top of page
Search
  • Writer's pictureRaymond Wong

New publication: Using nicotinamide to treat glaucoma

Updated: Jul 14, 2023

In collaboration with scientists Karolinska Institutet (Sweden), the team has showed that human retinal ganglion cells can directly utilize nicotinamide and could maintain a capacity to do so in glaucoma, showing promise for ongoing clinical trials targeting NAD for glaucoma treatment.


NAD salvage pathway machinery expression in normal and glaucomatous retina and optic nerve


James R. Tribble, Anna Hagström, Kenza Jusseaume, Emma Lardner, Raymond Ching-Bong Wong, Gustav Stålhammar & Pete A. Williams


Acta Neuropathologica Communications, volume 11, Article number: 18 (2023)




Abstract


Glaucoma is the leading cause of irreversible blindness and is a major health and economic burden. Current treatments do not address the neurodegenerative component of glaucoma. In animal models of glaucoma, the capacity to maintain retinal nicotinamide adenine dinucleotide (NAD) pools declines early during disease pathogenesis. Treatment with nicotinamide, an NAD precursor through the NAD salvage pathway, robustly protects against neurodegeneration in a number of glaucoma models and improves vision in existing glaucoma patients. However, it remains unknown in humans what retinal cell types are able to process nicotinamide to NAD and how these are affected in glaucoma. To address this, we utilized publicly available RNA-sequencing data (bulk, single cell, and single nucleus) and antibody labelling in highly preserved enucleated human eyes to identify expression of NAD synthesizing enzyme machinery. This identifies that the neural retina favors expression of the NAD salvage pathway, and that retinal ganglion cells are particularly enriched for these enzymes. NMNAT2, a key terminal enzyme in the salvage pathway, is predominantly expressed in retinal ganglion cell relevant layers of the retina and declines in glaucoma. These findings suggest that human retinal ganglion cells can directly utilize nicotinamide and could maintain a capacity to do so in glaucoma, showing promise for ongoing clinical trials.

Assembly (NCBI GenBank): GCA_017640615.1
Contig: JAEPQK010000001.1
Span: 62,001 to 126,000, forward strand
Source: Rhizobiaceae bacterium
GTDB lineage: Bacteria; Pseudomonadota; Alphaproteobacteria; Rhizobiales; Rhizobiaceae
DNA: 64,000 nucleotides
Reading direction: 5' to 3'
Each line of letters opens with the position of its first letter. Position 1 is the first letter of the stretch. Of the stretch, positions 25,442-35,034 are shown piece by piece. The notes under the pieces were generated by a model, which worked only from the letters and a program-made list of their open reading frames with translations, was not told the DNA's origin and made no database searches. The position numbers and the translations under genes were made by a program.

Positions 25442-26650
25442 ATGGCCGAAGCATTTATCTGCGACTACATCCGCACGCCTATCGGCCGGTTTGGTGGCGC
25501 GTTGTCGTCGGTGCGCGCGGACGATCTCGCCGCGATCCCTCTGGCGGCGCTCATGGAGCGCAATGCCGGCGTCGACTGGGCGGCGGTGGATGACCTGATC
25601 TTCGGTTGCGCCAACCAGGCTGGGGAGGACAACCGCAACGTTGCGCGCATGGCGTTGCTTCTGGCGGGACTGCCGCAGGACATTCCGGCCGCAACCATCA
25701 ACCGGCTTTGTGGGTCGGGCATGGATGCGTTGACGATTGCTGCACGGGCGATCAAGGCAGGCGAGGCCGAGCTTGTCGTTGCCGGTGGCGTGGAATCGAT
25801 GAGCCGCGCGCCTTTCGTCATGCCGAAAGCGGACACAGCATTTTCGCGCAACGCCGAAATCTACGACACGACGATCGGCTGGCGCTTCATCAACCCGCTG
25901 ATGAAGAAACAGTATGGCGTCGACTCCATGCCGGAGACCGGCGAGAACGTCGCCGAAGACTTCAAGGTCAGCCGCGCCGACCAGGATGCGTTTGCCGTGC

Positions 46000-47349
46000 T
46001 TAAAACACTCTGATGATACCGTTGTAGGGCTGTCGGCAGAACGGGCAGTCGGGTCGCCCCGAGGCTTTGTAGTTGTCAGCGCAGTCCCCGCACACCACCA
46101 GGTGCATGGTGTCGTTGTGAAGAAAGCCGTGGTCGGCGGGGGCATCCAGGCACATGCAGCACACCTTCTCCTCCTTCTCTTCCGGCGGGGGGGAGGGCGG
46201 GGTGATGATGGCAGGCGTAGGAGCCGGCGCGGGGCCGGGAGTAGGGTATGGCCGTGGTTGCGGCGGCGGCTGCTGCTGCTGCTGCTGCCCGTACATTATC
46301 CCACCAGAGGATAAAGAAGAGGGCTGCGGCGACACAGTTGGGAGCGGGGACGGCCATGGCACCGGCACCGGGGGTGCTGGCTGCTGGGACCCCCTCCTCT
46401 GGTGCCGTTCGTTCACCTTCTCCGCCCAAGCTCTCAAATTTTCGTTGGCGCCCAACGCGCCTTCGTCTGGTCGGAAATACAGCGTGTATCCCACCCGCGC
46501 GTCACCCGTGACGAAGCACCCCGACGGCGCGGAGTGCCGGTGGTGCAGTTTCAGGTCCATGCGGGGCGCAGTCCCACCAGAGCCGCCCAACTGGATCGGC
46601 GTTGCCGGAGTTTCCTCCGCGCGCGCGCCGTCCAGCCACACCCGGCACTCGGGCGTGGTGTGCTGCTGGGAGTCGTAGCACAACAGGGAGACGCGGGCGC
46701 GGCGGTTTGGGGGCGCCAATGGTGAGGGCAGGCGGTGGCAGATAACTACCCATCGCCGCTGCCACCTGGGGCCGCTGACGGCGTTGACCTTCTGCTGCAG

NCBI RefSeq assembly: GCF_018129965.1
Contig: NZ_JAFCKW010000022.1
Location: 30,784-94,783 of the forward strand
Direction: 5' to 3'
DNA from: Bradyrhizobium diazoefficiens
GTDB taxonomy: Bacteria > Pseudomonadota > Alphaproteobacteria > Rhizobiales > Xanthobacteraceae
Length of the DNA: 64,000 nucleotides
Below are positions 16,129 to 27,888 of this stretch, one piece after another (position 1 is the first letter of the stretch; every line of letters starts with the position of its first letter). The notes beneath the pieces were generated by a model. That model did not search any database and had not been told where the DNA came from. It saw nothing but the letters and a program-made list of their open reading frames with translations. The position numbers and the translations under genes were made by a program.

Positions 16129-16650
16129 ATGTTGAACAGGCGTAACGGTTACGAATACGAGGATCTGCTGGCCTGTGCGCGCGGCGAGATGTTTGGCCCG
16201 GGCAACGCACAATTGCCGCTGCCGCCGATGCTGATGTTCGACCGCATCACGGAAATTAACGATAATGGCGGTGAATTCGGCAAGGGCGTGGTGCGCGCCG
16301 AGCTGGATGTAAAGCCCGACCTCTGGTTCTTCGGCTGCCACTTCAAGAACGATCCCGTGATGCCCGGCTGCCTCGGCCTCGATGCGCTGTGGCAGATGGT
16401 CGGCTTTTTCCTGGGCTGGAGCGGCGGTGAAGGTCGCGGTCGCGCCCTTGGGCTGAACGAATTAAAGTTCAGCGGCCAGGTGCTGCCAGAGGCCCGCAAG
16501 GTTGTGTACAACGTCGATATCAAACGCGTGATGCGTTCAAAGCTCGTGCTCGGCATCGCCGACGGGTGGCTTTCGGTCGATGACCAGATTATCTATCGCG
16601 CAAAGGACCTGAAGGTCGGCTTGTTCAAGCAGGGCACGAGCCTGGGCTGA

Read the publication here.

0 views

Recent Posts

See All
bottom of page